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In real world applications very often the entire set of classes is not known during the training phase (e.g. identifying objects, sounds, etc.). A system is needed that can classify observations into the predefined classes but also tells the user that there is an observation that probably is related to a completely new class which was not in the training data - sort of a combination of classification and anomaly detection.

I saw that this problem is also called "open world classification" or "open set classification" with a few papers addressing this issue.

A simpler approach would be just take the prediction probability of a neural network and interpret a low probability as an indication of a new class.

Do you see any problem with the latter approach? What is your opinion about that "open world classification" research?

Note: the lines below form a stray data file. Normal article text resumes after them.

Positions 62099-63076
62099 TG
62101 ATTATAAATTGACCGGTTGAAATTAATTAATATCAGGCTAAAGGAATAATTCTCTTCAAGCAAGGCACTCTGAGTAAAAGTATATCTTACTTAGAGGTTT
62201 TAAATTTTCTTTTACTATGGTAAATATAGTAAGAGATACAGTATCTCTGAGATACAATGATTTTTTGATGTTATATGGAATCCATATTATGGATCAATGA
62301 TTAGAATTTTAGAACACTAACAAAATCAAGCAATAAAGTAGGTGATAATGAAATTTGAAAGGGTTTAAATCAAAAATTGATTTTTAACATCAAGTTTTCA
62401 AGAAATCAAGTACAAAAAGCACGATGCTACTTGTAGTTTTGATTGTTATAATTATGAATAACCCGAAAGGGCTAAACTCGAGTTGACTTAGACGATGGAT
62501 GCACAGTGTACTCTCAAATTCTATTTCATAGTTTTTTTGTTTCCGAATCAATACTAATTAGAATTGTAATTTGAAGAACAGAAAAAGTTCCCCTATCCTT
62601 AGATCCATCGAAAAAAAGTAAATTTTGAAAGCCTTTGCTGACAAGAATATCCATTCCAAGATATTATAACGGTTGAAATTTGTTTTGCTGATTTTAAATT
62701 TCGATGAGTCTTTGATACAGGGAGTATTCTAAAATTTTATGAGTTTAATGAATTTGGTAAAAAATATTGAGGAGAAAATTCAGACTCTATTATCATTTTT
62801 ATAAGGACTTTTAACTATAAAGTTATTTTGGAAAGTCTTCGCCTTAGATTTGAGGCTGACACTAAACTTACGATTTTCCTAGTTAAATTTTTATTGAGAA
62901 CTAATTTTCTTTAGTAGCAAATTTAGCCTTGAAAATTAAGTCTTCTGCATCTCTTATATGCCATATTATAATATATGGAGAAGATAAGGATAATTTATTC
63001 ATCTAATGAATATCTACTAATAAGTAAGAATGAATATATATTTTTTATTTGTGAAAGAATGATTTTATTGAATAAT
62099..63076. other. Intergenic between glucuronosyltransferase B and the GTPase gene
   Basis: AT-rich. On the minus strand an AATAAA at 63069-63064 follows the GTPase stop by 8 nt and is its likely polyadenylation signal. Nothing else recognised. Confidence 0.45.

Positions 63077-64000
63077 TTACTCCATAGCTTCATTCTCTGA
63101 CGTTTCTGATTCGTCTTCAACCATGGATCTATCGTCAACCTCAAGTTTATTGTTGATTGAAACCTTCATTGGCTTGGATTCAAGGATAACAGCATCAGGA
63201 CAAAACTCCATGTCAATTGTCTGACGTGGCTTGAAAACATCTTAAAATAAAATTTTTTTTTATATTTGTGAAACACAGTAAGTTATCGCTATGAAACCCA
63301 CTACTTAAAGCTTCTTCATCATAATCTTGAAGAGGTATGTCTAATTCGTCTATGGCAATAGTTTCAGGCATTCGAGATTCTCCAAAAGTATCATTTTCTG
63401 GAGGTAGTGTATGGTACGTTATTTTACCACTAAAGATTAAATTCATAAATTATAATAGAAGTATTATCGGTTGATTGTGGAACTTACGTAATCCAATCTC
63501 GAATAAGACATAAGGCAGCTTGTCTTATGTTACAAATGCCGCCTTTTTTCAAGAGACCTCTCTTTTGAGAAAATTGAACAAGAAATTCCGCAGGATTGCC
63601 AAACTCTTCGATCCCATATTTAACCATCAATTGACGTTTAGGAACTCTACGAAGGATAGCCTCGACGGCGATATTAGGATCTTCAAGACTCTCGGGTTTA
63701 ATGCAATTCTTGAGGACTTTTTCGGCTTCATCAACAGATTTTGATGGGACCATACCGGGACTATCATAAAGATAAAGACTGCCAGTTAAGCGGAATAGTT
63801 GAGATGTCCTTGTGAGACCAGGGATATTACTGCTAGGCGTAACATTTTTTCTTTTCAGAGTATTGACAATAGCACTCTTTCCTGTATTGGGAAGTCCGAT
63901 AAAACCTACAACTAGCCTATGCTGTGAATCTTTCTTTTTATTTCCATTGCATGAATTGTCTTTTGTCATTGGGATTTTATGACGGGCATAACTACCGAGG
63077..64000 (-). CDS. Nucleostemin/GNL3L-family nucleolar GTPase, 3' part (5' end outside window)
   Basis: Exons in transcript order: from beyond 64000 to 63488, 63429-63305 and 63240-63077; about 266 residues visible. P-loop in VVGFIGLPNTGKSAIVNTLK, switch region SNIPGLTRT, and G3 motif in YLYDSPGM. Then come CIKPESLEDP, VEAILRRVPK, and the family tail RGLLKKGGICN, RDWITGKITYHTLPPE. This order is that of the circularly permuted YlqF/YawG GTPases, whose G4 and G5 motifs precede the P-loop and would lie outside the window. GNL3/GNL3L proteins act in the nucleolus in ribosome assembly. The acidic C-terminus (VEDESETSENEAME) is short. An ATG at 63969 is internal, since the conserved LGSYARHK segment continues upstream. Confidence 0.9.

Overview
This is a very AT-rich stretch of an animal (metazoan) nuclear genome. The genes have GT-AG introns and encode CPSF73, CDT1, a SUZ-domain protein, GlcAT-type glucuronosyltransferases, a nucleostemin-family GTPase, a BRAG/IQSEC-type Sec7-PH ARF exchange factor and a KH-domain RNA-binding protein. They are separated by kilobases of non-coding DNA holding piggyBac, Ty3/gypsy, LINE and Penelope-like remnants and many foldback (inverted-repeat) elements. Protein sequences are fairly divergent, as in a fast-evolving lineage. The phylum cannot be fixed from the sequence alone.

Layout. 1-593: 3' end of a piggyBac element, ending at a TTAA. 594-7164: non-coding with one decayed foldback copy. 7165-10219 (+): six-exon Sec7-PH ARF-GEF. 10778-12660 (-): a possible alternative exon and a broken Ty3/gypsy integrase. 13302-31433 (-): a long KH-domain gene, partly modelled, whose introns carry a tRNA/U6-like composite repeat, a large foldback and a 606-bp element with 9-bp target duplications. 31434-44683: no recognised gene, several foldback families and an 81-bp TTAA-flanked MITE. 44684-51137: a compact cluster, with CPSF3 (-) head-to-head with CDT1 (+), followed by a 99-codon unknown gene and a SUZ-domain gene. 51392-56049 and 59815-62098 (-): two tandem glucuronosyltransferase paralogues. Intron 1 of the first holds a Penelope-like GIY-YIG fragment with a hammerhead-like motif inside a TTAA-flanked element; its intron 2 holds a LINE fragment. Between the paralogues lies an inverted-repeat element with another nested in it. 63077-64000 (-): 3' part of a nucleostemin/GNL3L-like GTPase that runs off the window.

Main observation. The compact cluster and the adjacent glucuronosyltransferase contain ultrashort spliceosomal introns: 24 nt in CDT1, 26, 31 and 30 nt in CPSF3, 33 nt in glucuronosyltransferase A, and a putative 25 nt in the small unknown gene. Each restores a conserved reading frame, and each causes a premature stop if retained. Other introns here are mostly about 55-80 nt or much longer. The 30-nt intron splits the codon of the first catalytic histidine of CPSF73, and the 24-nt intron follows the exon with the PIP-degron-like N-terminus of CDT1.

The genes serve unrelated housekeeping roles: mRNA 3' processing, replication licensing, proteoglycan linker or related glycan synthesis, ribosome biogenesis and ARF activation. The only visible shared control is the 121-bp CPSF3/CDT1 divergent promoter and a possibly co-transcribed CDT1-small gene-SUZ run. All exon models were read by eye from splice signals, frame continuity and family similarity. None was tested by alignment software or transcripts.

Thanks

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This approach may work well for points that are close to the training distribution. The prediction of the neural network for points outside the training distribution cannot be trusted a lot. It may happen that for points outside the training distribution the predictions of the neural network are somewhat strange and erratic. For more information on this topic have a look at this paper:

https://ieeexplore.ieee.org/stamp/stamp.jsp?tp=&arnumber=1176122

Under the "IMPROPER BEHAVIOR OF MLP OUTSIDE THE BOUNDARY OF THE TRAINING SAMPLE" paragraph, you will find more information on this problem.

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  • $\begingroup$ Hi, it looks like you've omitted the link to the paper. $\endgroup$ – cherub Jun 6 at 12:41
  • $\begingroup$ Sorry for that this was my first post on stack exchange. $\endgroup$ – Sudhanshu Mishra Jun 10 at 7:51

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